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Leaving the Program in Sound Shape
With talk of sustainability and environmental responsibility abuzz on campus and many national policies favoring profit over negative environmental impact, Smith’s young program in Environmental Science and Policy may be more vital than ever.

And in some ways, says Dawn Greene Norchi, who spent three years building and coordinating the program, the recent setbacks in the nation’s protection of natural resources may benefit the program by inspiring more Smith students to become environmentalists.

Norchi, who recently vacated her post to become the manager of the Wildlife Conservation Society’s North American Program in New York, is confident about the future of the Environmental Science and Policy (ES&P) Program. “I’m very pleased with the program’s growth,” she says of the ES&P Program, which began in 1998. “It’s on a solid trajectory.”

With 25 students listed as ES&P minors, the program offers a broad curriculum of cross-disciplinary courses with the departments of anthropology, biology, chemistry, engineering, geology, government, history, philosophy, public policy and sociology, in addition to an abundance of internship and field research opportunities.

“Most environmental studies programs have a particular strength,” says Norchi. “Ours is hands-on experience. We encourage students to participate in internships and in field research, including our own student-faculty research projects that emphasize interdisciplinary problem-solving.”

Each summer, Norchi has placed students in environmental internships, many of them with the National Oceanic and Atmospheric Administration (NOAA), a broad government agency that works to protect the health of the environment and responsibly manage the nation’s coastal and marine resources.

Smith’s partnership with NOAA has become stronger through the consistently high quality of the college’s internship program, says Norchi. “We have such a good relationship with this government agency because of the students,” she said. “They have a stellar record.”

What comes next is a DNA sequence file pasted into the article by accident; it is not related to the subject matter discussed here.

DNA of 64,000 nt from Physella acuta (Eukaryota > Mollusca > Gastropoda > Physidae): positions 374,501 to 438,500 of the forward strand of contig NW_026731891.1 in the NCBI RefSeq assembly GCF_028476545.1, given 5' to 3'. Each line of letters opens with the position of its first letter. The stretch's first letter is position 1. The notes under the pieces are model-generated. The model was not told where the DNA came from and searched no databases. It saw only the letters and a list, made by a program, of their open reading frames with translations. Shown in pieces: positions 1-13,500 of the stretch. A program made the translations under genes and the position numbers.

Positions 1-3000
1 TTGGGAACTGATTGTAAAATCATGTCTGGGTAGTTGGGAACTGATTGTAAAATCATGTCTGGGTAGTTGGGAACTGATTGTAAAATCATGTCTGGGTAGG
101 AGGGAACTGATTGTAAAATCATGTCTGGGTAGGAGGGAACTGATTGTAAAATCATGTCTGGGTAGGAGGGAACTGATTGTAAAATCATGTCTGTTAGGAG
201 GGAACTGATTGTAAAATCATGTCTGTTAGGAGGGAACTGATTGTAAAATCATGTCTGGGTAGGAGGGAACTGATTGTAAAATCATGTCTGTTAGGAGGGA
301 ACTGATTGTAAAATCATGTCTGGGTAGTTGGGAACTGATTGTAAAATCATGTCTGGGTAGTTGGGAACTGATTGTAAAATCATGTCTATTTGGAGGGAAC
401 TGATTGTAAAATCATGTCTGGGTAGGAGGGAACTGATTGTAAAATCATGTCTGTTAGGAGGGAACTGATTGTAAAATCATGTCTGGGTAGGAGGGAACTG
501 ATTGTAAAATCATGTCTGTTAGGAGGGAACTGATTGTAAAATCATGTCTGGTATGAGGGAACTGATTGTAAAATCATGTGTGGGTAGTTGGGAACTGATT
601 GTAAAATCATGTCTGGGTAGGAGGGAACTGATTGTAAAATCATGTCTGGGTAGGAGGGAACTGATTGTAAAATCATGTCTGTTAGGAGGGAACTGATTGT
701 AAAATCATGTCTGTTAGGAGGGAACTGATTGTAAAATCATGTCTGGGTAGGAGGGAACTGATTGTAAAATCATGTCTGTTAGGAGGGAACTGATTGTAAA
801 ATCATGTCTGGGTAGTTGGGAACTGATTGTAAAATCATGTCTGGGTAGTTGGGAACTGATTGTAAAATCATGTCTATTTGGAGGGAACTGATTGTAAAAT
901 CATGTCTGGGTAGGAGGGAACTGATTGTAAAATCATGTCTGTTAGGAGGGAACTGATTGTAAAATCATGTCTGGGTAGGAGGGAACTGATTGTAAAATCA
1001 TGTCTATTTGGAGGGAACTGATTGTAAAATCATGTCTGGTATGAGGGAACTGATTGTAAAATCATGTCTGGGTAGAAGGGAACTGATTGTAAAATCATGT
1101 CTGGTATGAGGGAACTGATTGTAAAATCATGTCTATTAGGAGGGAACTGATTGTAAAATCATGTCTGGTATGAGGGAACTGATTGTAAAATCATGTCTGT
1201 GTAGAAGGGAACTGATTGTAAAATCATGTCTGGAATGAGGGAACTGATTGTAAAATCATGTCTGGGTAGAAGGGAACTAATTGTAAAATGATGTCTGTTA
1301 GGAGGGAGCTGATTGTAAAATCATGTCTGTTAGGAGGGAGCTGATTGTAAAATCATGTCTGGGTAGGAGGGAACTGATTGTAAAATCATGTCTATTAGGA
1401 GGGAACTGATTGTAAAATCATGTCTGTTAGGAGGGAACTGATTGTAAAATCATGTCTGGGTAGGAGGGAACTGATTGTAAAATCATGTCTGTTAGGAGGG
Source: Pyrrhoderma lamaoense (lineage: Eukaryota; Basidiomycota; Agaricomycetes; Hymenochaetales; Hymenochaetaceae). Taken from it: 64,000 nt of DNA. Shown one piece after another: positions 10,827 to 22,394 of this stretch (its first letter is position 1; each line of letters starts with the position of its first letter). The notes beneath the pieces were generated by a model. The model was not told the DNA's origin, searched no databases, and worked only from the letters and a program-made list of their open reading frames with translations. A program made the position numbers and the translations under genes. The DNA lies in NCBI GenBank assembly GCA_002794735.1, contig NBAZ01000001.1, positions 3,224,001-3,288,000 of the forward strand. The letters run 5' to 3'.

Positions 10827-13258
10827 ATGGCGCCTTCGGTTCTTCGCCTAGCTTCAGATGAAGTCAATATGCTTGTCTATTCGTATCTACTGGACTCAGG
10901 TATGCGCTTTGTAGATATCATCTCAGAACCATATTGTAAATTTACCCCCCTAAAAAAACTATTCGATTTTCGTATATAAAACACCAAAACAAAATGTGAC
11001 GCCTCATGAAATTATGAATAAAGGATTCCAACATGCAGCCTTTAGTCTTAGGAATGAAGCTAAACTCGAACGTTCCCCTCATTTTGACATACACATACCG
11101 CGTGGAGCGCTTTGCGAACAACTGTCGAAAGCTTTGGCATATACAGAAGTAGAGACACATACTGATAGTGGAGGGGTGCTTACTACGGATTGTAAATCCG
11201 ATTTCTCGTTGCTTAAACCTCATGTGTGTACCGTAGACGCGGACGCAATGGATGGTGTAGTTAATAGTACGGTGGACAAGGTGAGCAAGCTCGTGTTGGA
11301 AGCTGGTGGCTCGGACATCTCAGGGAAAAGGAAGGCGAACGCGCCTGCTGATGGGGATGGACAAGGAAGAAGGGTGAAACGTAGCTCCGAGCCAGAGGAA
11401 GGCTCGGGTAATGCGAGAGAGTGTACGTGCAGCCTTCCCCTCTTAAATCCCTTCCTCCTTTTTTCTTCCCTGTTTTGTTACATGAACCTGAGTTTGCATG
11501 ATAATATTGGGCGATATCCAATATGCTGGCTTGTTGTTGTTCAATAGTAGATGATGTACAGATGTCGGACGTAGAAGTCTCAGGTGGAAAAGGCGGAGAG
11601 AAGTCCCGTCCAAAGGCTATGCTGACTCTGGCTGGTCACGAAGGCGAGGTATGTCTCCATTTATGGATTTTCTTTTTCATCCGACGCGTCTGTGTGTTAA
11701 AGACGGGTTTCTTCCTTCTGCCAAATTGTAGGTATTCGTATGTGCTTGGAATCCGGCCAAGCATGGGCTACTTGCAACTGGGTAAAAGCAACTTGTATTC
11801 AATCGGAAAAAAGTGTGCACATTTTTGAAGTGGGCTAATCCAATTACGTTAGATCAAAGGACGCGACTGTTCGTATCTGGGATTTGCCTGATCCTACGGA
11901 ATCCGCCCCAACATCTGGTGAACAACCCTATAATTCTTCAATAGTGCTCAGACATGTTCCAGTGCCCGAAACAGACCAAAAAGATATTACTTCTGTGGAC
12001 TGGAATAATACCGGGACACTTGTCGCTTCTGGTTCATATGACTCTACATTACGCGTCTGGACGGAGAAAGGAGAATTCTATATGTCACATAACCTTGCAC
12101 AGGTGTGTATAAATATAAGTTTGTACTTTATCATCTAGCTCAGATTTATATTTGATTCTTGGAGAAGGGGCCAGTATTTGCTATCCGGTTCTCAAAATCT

As testimony to the successful relationship, six Smith alumnae are now employed at NOAA.

Smith pays students a $3,500 stipend to work with NOAA personnel on research projects in a variety of settings, including wildlife sanctuaries, coastal research labs and aboard sea-going vessels.

Since she began in fall 1999, Norchi has launched several initiatives that she hopes will continue, including EcoLunches, in which students, faculty and staff discuss campus sustainability; lectures by environmental leaders; an alumnae symposium titled “Smith Women in the Environment;” visits from representatives of graduate schools and off-campus research programs; and advising students on the environmental field.

“The program is now at an important juncture,” Norchi says. “There is a wellspring of support from students and interested faculty and staff. What is now needed is a vigorous commitment to environmental science and policy from the senior level of the college administration.”

In the future, Norchi would like to see more students enroll in the ES&P Program, as well as more faculty teaching related courses and increased alumnae support. She recommends that the program offer an introductory survey course on environmental science and policy, and that a new position be added for a campus sustainability coordinator.

A search will soon begin for a new associate director of the Environmental Science and Policy Program to replace Norchi. Until that person is hired, the program will be coordinated by Joanne McMullin ’02, an Ada Comstock Scholar alumna.

Norchi looks forward to applying to her new job what she’s learned from the ES&P Program’s success. She will continue to watch the development of the program that she helped build—albeit from her home in New York and her new office in the Bronx.

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